Weather Forecast

A truck hauling a tanker trailer drives down Interstate 94 Business Loop West in Dickinson on Monday. Blowing snow created blizzard conditions and whiteout driving conditions in some areas. The North Dakota Department of Transportation issued a no-travel advisory for much of western North Dakota. (Dustin Monke / Forum News Service )

Blizzard hits southwest N.D., causes whiteout conditions

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Blizzard hits southwest N.D., causes whiteout conditions
Jamestown North Dakota 121 3rd St NW 58401

DICKINSON, N.D. — After a blast of arctic air sent wind chills to a reported 51 degrees below zero in Dickinson over the weekend, southwest North Dakota encountered blizzard conditions that descended on the area Monday morning and created “near-whiteout conditions” by mid-afternoon.


Light snow began blowing as winds increased around noon Monday and southwest North Dakota was placed under a blizzard warning by the National Weather Service through 11 p.m. MST. The warning encompassed the southwestern counties of Stark, Adams, Billings, Bowman, Dunn, Grant, Golden Valley, Hettinger, McKenzie, Sioux and Slope.

About 3:20 p.m. Monday, the North Dakota Department of Transportation issued a no-travel advisory for the areas surrounding the cities of Dickinson, Beach, Belfield, Bowman and New England because of blowing snow causing whiteout conditions. A travel alert was issued for the areas around Killdeer, Richardton, Hettinger and Beulah, and was later extended to include the northwest North Dakota cities of Watford City, Williston, New Town, Tioga and Stanley.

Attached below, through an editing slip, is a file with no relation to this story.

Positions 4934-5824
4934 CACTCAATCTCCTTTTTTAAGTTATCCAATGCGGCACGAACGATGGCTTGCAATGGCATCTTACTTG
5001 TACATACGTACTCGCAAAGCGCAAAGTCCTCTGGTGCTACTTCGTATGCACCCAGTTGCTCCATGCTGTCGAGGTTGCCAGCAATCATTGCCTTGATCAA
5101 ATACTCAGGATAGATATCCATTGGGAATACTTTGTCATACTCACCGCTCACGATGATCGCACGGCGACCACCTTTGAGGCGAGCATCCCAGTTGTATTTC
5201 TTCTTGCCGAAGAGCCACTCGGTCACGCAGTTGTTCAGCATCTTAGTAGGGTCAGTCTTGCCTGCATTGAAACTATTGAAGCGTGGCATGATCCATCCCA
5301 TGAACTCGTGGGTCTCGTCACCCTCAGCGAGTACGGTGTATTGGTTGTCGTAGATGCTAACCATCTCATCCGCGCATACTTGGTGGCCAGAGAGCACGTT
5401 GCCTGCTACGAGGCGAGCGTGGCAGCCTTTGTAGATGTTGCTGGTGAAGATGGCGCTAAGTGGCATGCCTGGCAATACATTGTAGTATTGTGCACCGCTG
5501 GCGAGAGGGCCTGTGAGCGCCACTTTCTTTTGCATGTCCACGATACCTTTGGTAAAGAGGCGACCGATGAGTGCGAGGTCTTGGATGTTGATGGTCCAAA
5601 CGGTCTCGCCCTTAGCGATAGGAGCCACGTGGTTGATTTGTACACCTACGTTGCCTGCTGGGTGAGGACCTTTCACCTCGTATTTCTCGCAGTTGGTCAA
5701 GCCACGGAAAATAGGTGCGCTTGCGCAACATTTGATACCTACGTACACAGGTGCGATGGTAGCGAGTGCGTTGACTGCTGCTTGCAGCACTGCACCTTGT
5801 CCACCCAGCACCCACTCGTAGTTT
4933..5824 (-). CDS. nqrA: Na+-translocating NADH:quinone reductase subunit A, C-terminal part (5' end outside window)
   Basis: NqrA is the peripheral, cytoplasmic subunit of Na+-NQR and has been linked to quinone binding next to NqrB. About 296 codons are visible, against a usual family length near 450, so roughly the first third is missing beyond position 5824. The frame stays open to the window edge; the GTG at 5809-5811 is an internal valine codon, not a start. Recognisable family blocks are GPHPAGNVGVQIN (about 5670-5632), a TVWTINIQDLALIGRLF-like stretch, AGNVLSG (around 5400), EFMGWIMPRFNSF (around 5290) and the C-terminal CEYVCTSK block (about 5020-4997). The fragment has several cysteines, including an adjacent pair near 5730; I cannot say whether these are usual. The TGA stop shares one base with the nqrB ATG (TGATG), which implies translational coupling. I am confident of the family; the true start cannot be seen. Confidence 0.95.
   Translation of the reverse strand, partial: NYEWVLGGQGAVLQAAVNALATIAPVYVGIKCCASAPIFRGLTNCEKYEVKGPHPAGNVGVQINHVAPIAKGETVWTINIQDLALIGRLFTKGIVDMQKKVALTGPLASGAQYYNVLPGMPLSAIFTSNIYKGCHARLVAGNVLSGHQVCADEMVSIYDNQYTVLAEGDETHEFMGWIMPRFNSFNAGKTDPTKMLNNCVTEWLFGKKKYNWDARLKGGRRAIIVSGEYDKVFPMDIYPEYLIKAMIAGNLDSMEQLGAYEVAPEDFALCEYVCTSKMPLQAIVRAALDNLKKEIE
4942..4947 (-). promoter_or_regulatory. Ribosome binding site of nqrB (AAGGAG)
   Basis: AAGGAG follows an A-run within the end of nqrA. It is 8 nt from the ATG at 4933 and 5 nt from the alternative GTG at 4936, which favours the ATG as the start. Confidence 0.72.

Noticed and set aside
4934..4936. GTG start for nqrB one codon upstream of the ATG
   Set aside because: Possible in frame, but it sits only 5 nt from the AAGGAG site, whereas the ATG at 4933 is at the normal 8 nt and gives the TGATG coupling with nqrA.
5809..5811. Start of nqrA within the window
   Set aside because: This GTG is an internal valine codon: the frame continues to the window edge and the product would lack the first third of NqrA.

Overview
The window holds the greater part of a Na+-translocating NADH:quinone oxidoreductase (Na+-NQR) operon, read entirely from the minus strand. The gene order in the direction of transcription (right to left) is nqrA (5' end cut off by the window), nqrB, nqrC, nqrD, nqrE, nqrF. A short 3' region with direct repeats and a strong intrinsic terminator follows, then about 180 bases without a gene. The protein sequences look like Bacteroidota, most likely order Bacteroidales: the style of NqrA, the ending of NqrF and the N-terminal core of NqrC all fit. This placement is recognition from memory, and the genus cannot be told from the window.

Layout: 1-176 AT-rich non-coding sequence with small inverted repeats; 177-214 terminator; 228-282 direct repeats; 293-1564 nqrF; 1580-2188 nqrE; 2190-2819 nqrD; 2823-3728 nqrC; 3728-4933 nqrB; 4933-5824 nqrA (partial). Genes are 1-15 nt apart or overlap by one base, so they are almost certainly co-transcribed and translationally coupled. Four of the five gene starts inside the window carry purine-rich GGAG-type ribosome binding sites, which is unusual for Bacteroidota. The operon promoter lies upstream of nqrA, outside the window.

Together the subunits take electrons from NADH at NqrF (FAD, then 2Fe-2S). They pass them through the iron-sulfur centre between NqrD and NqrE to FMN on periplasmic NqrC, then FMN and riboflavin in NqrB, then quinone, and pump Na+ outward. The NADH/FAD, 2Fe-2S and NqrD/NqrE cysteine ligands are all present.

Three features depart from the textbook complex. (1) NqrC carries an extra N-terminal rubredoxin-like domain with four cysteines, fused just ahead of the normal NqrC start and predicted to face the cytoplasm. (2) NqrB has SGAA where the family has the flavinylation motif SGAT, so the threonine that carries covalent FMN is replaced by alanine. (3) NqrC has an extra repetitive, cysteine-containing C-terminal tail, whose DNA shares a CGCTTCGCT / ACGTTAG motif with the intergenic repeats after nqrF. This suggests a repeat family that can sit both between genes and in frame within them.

National Weather Service meteorologist Bill Abeling said it appeared the storm, which he called a “ground blizzard,” would subside late Monday, possibly around midnight.

“This is a rapidly moving system sweeping through the Northern Plains,” Abeling said.

Sgt. Chris Messer of the North Dakota Highway Patrol said when conditions get like they did Monday afternoon, he urges motorists to stay home unless driving is a necessity.

“With the wind, visibility will be an issue,” Messer said. “Plus, you pair the blowing snow with the below-zero temperatures and that’s even worse. If people don’t have to go anywhere, don’t. If people do need to go somewhere, they should make sure they have a winter survival kit in the vehicle and tell someone where they’re going. Cellphones, of course, are always good to have as well.”

Blowing snow in the Williston area caused icy patches on roadways and areas of no visibility, said Sgt. Jamie Huschka of the North Dakota Highway Patrol.

Troopers in the Williston area were responding to two crashes about 4:30 p.m., including one that blocked Highways 2 and 85 south of town.

The Department of Transportation warned motorists across the state to be wary of compacted ice and black ice along roadways, told drivers to refrain from using cruise control, and urged them to be knowledgeable of road conditions by dialing 511 for travel updates.

Reporters Amy Dalrymple and Dustin Monke contributed to this article.

Bryan Horwath
A Wisconsin native, Horwath has been covering news in the Oil Patch of North Dakota since 2012. Horwath currently serves as the senior agriculture and political reporter for The Dickinson Press and, despite the team's tendency to always let him down, remains a diehard Minnesota Vikings fan.
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